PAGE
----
All the articles I read on the web about DSA keep telling me that the size of the hash needs to be truncated so that the bit length is equal to or lesser than the bit length of the prime number of the field.
For example, Wikipedia says:
- Choose an approved cryptographic hash function H. [...] The hash output may be truncated to the size of a key pair.
- Choose an N-bit prime q. N must be less than or equal to the hash output length.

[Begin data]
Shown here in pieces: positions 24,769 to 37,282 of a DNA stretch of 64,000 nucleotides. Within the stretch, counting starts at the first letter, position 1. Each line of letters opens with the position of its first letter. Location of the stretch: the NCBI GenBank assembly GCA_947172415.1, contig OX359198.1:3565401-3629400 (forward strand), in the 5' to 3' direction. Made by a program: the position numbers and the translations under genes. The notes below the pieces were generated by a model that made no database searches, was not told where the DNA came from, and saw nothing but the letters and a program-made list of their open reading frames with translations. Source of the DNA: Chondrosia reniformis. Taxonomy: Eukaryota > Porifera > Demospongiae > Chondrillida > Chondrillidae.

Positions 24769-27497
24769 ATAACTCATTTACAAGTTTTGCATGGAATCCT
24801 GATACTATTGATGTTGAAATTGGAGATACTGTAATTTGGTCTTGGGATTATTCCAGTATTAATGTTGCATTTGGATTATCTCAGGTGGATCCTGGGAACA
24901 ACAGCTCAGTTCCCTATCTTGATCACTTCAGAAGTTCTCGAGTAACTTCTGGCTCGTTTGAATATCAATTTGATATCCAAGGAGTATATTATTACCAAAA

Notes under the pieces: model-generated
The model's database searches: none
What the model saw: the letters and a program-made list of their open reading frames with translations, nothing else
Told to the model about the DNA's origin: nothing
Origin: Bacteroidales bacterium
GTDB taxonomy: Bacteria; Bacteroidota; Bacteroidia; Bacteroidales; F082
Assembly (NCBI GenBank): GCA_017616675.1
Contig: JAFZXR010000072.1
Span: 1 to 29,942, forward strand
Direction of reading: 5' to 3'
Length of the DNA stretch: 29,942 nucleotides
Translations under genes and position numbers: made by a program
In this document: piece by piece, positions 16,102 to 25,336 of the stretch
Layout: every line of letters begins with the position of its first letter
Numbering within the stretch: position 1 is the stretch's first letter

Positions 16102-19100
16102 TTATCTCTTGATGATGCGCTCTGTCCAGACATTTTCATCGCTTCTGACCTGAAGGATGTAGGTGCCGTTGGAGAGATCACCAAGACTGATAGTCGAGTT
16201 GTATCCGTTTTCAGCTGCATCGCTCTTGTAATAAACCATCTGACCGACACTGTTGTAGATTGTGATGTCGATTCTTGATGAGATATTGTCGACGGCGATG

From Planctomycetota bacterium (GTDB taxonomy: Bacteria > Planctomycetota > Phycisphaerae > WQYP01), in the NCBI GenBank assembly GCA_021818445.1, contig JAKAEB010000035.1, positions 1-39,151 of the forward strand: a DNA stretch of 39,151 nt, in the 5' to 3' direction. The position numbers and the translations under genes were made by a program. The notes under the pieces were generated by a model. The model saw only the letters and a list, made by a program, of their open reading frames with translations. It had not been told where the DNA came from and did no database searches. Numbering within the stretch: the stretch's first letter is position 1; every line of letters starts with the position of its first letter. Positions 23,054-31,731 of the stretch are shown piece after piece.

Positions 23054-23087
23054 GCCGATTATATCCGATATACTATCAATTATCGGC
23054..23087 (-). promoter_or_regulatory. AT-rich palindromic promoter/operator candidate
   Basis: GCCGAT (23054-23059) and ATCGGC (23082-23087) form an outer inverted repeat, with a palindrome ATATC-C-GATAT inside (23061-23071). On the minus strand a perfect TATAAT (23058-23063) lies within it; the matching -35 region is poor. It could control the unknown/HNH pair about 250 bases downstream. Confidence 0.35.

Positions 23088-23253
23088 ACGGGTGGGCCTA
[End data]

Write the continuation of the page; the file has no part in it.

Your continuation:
But why exactly do we need this? What's wrong with using a 256-bit hash with a 160-bit prime?
I tried looking on the web, but I keep getting results that explain me how to truncate the hash, not why.